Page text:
How much coffee is too much? Experts weigh in

By Christina Pérez

For many, a cup of coffee is one of life's great delights. But where exactly should we be drawing the line?

When I was growing up, my grandparents had a small farm in the mountains of Puerto Rico. We called it the campo – the countryside – and I loved roaming around on visits, plucking whatever was ripe right from the vine. There were mangos, guavas, avocados, and more, but the crop that mesmerised me most was the coffee, which my grandfather would dry and roast right in the front yard. This coffee was unlike any I had tasted before: smoky and sweet, with a deep chocolate note. It was also much stronger than the coffee back home. “Just a little bit, chica,” my mother would advise. She warned that drinking more than one cup could induce temporary delirium, even in grown men. This seemed like a stretch – but it was enough to instill a lingering awe.


It’s no secret that too much coffee, campo grown or not, really can have unpleasant side effects. “Consuming excessive coffee or caffeine can lead to anxiety, insomnia, gastrointestinal problems, tremors, or jitteriness,” says Michael Hartman, PhD, a nutrition scientist and human-performance expert. Side effects can also include heart palpitations or irregular heart rhythms. And it turns out my mother might not have been exaggerating the trippy power of my grandfather’s infamous coffee: A clinical study suggests that overdoing it on caffeine can induce hallucinations, paranoia, and delusions in otherwise healthy individuals – although it’s worth noting that some scientists dispute these occurrences as mere coincidence.

Regardless, coffee definitely has two very distinct qualities—it can either inspire pleasure or inflict pain. But where’s the line? How much coffee is actually too much?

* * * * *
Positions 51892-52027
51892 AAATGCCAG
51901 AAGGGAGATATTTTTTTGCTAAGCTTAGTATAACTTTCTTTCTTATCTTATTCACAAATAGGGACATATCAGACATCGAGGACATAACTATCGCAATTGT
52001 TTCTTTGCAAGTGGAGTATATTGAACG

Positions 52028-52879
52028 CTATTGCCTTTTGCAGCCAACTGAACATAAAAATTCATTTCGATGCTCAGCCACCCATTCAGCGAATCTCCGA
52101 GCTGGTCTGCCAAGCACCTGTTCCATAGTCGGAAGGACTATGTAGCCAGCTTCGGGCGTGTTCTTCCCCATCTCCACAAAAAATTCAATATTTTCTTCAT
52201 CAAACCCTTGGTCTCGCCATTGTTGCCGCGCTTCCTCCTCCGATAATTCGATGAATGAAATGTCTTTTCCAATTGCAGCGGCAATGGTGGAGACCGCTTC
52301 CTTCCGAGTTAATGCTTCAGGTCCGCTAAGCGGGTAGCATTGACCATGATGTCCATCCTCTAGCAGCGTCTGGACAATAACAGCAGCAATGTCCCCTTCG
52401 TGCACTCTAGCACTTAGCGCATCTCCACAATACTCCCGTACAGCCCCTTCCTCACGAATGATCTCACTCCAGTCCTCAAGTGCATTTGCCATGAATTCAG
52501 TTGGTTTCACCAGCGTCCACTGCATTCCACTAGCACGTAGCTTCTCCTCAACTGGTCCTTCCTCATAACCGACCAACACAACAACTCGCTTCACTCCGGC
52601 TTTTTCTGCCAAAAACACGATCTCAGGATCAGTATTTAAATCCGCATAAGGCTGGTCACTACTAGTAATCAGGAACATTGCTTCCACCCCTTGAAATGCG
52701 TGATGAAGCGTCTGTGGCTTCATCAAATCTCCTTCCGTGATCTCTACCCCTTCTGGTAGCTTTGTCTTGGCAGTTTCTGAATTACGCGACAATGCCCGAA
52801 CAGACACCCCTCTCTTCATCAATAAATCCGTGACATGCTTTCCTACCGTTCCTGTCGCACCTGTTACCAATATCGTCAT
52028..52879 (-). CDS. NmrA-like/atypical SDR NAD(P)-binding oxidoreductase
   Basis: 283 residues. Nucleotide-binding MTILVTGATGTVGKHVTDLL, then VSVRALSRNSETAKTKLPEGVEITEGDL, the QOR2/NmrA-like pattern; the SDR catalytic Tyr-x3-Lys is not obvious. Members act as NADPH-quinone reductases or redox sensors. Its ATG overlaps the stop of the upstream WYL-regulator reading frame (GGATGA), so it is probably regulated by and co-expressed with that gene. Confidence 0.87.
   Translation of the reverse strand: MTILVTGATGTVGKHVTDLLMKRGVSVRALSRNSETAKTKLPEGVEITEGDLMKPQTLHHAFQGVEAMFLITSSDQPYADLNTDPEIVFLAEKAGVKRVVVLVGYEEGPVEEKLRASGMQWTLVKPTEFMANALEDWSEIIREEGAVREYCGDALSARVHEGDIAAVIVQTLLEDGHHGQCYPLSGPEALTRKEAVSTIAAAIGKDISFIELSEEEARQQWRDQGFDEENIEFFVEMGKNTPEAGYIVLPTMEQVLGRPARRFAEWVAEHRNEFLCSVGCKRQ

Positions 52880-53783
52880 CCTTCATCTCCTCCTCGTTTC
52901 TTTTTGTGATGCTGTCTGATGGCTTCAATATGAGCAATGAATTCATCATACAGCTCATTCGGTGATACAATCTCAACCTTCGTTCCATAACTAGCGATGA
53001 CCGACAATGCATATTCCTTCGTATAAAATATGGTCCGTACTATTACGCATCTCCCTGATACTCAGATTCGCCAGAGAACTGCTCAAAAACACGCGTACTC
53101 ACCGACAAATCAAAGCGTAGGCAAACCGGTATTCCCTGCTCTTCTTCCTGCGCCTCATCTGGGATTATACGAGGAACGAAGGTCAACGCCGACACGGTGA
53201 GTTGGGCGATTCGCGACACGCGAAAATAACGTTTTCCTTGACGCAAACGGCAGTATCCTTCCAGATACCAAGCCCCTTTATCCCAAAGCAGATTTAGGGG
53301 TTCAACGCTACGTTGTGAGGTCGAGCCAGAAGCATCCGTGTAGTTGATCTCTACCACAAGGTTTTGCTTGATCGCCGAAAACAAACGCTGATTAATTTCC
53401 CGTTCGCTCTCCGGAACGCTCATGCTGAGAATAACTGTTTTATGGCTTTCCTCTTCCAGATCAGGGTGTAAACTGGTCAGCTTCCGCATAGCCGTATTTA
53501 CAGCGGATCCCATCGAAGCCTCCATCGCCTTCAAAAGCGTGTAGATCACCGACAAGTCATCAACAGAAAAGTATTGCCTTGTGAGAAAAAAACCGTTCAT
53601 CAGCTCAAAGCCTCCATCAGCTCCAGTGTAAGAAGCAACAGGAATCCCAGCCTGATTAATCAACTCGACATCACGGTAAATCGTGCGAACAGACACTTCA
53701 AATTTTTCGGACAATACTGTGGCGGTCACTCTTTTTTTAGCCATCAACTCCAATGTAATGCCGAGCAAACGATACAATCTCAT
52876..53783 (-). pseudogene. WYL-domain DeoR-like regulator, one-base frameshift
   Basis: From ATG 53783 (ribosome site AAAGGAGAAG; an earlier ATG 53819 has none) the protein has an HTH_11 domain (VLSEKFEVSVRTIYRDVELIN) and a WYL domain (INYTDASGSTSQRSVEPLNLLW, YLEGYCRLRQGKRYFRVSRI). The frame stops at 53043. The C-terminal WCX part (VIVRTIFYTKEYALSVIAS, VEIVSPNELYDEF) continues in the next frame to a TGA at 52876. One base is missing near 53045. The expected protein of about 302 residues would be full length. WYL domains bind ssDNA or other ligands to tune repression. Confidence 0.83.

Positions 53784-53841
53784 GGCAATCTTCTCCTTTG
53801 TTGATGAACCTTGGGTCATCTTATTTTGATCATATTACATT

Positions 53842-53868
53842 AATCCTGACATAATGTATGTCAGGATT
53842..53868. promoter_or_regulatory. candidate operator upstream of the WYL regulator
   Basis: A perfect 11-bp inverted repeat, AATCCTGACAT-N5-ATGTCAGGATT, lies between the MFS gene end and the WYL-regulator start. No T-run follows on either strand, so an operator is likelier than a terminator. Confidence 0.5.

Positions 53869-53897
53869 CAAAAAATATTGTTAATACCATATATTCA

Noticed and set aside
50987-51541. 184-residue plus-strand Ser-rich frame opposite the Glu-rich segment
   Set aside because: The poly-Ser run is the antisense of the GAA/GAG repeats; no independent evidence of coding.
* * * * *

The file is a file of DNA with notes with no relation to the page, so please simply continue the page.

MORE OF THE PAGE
The benefits of drinking coffee

“High-quality coffee can provide a boost in nutrients, particularly from an antioxidant standpoint,” says Kylene Bogden, a registered dietitian nutritionist. Those antioxidants may lower the risks of disease, particularly type 2 diabetes, cardiovascular conditions, and even some cancers. Plus, coffee also contains bioactive components – like chlorogenic acids, polyphenols, and caffeine – which can impact the body’s metabolic health for the better. “Chlorogenic acids can lower blood glucose levels by inhibiting glucose production and absorption in the intestines,” explains Dr. Hartman, who adds that “caffeine can enhance resting metabolism and fat burning, potentially helping to prevent weight gain.” There are even potential benefits for the brain: Studies suggest that coffee’s polyphenols may have neuroprotective properties, which could guard against neurodegenerative diseases by reducing oxidative stress.

And let’s not forget that drinking coffee can also be one of life’s great delights. “Many of us love coffee for its intoxicating aroma or because it’s a sensual ritual that gets us up and out every day,” Dr. Hartman says. Those aren’t small things, either: Scientists say that participating in daily rituals – like drinking a morning cappuccino while journaling, perhaps – can soothe uncertainty and anxiety. Other studies have found that merely inhaling coffee’s distinct aroma can inspire feelings of joy, alertness, and positivity. “Regular coffee consumption may indeed offer health benefits,” says Dr. Hartman.

coffee and milk

Photo: Getty

There is a limit to how much coffee you should consume

Still, there is a limit. According to the Food and Drug Administration, that limit is 400 mg of coffee – around four to five 8-ounce cups of brewed coffee. That’s the maximum recommended amount of coffee anyone should consume in a day to avoid adverse effects – but it’s not definitive: The right amount of coffee for you depends on your individual metabolic rate, overall health, and sensitivity to caffeine. “It really differs from person to person,” Bodgen explains. “Not everyone can effectively digest and metabolise caffeine.”